'Pervasive' tax fraud needs EU response, says commission
by Daniel Mason
Greater cooperation is needed at the European level to claw back €1 trillion that is lost to tax fraud and evasion every year, the European Commission said today as it outlined a series of proposals to tackle the problem.
Among the ideas are cross-border identification numbers for taxpayers, common minimum sanctions for tax crimes, more sharing of information between member states, and measures to take on tax havens.
At a press conference in Brussels, tax commissioner Algirdas Semeta said: "Let there be no illusion: tax evaders steal from the pockets of ordinary citizens and deprive member states of much-needed revenue. If we want fair and efficient tax systems, we must stamp out this activity." He said the political will to "intensify the battle" existed and had to be translated into action at national, European Union, and international levels.
The suggestions will be discussed by EU leaders at their Brussels summit Thursday and Friday. Meanwhile Semeta said that before the end of the year the commission would publish an action plan including specific proposals, as well as an outline of how the EU can use its "collective muscle" to deal with tax havens.
"Tax evasion is not a problem that any member state can tackle alone," the commissioner said. "Fraud and evasion are pervasive, and they thrive on national mismatches and insular thinking. Therefore using our strength as a union is the best weapon that we have to fight these activities and to reclaim enormous sums of public money for honest EU citizens." A first step would be improving the administration of tax collection, he said.
But he also called on member states to "go the extra mile in terms of transparency" by granting each other access to their tax databases. "There must be more trust, solidarity and more coordination at EU level," he said. In addition, national governments should be "mindful" of the impact their tax policies might have on other EU countries, and should "refrain from measures that unfairly steal revenues".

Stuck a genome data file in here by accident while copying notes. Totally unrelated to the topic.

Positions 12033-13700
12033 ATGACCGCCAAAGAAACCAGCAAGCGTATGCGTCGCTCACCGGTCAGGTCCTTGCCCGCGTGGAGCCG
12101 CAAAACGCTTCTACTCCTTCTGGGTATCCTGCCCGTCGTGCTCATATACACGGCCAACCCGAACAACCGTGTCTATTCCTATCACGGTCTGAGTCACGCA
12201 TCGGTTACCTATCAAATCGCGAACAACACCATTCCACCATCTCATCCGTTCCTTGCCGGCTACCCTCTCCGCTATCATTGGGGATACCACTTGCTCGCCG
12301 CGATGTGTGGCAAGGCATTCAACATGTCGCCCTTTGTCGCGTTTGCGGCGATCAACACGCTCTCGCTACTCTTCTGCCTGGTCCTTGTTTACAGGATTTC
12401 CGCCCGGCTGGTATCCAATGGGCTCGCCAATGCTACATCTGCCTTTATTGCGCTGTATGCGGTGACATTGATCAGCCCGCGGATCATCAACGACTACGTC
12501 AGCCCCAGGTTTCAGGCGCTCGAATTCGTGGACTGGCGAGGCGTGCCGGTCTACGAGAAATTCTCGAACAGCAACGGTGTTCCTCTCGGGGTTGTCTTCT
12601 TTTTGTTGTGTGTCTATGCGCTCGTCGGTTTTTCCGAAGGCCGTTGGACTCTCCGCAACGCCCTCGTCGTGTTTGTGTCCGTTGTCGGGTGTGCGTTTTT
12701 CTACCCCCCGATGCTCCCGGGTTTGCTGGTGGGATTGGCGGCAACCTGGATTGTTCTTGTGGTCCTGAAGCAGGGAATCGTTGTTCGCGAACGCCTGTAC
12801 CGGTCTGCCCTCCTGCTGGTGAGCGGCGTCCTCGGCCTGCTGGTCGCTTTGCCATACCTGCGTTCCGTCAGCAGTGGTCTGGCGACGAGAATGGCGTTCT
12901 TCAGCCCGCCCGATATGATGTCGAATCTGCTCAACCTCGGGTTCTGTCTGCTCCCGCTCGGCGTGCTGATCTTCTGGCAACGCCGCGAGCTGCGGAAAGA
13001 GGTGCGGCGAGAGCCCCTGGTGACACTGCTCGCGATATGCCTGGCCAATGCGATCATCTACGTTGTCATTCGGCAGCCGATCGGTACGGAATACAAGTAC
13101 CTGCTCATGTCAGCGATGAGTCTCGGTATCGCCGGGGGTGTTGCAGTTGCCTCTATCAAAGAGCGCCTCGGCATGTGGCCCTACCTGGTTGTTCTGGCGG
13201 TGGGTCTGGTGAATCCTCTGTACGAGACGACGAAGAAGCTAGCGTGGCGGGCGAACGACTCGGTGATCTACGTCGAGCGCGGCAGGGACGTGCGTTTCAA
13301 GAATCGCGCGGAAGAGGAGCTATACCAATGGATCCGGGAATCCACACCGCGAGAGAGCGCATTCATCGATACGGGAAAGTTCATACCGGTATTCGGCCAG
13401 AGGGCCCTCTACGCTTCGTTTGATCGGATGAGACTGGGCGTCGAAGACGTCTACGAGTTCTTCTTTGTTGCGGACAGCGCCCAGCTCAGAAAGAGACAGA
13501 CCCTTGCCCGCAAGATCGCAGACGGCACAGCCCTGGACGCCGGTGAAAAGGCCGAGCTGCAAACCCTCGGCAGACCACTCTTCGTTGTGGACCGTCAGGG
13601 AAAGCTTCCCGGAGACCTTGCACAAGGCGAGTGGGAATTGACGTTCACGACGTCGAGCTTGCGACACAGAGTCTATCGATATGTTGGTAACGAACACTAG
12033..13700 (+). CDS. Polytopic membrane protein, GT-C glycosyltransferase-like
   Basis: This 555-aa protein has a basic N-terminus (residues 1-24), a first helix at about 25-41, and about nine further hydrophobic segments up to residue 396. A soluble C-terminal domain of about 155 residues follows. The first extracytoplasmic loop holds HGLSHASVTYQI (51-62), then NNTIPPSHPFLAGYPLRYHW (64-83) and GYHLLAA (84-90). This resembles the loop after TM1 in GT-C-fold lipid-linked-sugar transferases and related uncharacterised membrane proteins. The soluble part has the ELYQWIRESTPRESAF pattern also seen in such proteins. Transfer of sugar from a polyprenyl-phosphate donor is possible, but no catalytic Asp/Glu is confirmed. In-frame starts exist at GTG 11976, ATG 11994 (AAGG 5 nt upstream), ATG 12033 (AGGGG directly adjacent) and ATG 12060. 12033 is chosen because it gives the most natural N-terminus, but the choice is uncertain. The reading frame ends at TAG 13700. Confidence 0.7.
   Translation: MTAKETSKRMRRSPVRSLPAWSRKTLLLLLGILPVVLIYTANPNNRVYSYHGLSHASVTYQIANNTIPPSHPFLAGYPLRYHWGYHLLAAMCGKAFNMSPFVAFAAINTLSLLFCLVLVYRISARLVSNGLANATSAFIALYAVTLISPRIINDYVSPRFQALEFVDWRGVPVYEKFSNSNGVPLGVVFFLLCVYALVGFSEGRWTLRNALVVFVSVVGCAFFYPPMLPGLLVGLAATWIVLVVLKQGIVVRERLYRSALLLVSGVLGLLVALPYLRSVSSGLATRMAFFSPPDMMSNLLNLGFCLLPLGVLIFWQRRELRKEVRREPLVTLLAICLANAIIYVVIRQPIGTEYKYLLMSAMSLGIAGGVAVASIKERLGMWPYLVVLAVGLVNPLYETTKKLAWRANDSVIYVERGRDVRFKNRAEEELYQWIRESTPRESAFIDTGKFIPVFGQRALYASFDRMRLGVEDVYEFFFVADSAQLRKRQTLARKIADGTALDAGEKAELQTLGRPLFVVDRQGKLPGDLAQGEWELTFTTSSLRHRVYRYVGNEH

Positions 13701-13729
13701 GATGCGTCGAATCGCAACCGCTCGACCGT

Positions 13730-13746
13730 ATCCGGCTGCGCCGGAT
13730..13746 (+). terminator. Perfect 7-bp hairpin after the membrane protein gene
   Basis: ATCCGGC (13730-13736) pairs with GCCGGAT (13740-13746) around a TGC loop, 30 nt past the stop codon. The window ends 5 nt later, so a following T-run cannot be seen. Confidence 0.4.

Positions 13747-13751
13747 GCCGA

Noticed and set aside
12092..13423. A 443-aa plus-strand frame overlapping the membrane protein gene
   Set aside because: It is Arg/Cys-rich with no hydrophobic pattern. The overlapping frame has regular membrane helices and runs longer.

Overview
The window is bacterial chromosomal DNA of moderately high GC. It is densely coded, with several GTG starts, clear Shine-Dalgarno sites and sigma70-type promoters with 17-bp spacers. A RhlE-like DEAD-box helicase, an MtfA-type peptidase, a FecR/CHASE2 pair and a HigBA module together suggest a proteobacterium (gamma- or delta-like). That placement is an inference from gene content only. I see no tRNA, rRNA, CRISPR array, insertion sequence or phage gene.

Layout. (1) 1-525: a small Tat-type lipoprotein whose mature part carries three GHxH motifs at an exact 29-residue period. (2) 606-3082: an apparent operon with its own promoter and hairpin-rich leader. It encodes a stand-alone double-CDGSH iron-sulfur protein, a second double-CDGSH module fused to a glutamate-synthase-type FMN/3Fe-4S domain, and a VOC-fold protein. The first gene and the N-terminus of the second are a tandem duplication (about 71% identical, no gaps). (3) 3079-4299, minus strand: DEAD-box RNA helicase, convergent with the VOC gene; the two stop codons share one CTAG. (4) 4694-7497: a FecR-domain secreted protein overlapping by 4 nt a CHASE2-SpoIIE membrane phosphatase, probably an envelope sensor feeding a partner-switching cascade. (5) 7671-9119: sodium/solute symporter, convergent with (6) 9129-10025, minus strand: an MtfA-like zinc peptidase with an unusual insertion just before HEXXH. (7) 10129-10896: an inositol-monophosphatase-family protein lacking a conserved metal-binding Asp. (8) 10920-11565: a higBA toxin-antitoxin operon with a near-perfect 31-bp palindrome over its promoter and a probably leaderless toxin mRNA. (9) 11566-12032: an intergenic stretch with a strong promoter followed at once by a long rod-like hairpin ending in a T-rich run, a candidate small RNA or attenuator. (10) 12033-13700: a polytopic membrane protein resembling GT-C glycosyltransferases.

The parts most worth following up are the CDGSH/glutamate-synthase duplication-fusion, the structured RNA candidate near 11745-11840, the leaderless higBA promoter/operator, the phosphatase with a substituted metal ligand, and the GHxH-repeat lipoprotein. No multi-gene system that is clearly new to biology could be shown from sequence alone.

Agreeing a revised savings directive and strengthened deals with havens such Switzerland – designed to recoup unpaid tax on earnings – remains "the most pressing priority" at EU level, the commissioner said. In May, Austria and Luxembourg blocked EU talks following a dispute over the automatic sharing of information about deposits. "Blocking agreement is akin to blocking much needed revenue for all the other member states," Semeta said.
The EU needs to take on the "pay as little as you can" attitude of some companies, he added. "Paying taxes may not be pleasant, but it is what holds our society together. Why should teachers, nurses and shopkeepers carry a heavier tax burden just because large companies can employ clever tax planners to avoid paying their share?"
Jean-Paul Gauzès, from the European People's Party in the European Parliament, said the commission should "show courage and ambition" when it presents its legislative proposals. And Alliance of Liberals and Democrats MEP Olle Schmidt said the EU needed a "strong framework to reinforce the fight" against tax fraud and evasion.
EU advisory group on tax havens provokes anger
Every year European governments lose €1tn as a result of tax dodging, but the EU cannot deal with the issue properly if it invites organisations with conflicts of interest onto its advisory group, writes Pascoe Sabido